6 months ago, the blog suggested that normal seasonal demand patterns could resume in 2010. And it optimistically forecast “a strong H1“, on the basis that “consumers should need to restock ahead of the usual Q2 demand peak in autos/construction“.
This optimism was based on the American Chemistry Council’s excellent analysis of polymer demand, which indicated a likely turn in the inventory cycle. And the ACC’s latest report (above) shows inventories (red line) have indeed risen sharply, ahead of demand (blue line). In turn, of course, this has led to a welcome improvement in company results.
The blog also suggested that we would then see a “slower Q3 holiday season“, and this still seems a likely outcome. But it also worried about the risk from crude oil pricing, and the ‘correlation trade’. And this has become a greater worry in recent weeks, as prices have tumbled.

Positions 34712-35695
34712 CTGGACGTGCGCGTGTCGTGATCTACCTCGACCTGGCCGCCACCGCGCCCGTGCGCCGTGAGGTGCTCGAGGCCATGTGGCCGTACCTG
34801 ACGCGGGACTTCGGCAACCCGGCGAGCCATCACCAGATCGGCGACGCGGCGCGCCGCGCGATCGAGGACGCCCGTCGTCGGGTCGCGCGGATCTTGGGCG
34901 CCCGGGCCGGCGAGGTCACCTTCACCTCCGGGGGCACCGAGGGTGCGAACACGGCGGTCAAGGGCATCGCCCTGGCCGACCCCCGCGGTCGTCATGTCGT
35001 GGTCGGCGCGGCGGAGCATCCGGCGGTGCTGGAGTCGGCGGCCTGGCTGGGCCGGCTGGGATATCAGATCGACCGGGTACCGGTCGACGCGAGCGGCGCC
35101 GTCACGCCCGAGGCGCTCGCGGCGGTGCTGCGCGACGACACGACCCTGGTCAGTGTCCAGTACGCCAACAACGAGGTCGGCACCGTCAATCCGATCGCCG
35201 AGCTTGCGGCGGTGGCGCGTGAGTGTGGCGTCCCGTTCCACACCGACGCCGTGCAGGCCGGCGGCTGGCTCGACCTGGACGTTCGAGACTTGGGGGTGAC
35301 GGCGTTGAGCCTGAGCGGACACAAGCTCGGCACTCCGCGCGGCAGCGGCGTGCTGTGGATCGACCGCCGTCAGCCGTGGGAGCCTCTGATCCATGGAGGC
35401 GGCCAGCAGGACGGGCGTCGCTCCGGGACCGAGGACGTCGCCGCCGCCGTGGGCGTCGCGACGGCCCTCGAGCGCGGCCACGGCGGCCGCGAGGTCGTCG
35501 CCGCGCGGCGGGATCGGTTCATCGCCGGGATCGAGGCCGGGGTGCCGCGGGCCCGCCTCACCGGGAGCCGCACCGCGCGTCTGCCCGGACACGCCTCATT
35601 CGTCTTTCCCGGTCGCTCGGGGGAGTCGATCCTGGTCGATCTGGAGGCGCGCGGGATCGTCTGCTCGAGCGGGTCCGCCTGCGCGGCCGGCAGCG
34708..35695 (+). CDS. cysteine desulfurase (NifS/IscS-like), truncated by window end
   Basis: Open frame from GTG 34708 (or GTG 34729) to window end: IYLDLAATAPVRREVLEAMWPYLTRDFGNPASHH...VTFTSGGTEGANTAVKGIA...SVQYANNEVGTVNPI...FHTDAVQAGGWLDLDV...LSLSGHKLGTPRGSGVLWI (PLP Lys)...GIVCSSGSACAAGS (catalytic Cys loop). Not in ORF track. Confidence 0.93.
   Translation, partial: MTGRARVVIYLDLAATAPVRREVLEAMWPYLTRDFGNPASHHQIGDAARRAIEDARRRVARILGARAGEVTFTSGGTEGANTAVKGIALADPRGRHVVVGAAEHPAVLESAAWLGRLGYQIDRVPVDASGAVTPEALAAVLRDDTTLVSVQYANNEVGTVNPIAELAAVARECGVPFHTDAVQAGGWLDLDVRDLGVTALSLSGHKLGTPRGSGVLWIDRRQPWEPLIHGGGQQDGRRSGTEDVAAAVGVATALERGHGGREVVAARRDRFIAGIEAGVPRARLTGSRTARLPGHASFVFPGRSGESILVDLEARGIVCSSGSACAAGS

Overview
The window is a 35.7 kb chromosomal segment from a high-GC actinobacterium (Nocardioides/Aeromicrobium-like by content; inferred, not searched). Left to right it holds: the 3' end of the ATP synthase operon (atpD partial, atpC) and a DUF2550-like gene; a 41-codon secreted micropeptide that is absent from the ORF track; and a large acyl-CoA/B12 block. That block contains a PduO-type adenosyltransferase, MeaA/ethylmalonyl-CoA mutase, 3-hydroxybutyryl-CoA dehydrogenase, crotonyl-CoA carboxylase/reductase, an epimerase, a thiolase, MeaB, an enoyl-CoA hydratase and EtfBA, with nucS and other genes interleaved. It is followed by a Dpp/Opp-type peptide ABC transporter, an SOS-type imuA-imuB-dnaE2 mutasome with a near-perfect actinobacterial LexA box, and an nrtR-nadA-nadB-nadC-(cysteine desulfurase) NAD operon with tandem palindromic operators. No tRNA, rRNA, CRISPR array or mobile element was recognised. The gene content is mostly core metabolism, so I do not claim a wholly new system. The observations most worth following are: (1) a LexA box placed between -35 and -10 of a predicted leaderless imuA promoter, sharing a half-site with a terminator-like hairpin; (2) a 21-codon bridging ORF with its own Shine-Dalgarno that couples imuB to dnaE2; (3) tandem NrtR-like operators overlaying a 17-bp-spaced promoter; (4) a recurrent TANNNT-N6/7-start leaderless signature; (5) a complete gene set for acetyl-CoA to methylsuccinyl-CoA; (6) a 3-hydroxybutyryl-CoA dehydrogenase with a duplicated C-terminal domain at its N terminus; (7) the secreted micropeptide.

The problem is that too many pension funds have rushed to invest in crude oil, based on a belief in an eternal boom in China. This has led to bumper profits for the trading and storage community, as storage tanks around the world have been filled with oil and oil products.
But now prices are beginning to fall. And worries are appearing about the pace of growth in China, as the government seeks to cool overheated housing and construction markets. There is therefore a real prospect that prices could continue to fall to $60/bbl, as the funds realise their mistake.
If this happens, then we may well see an element of destocking down the value chain, in addition to Q3’s seasonal weakness.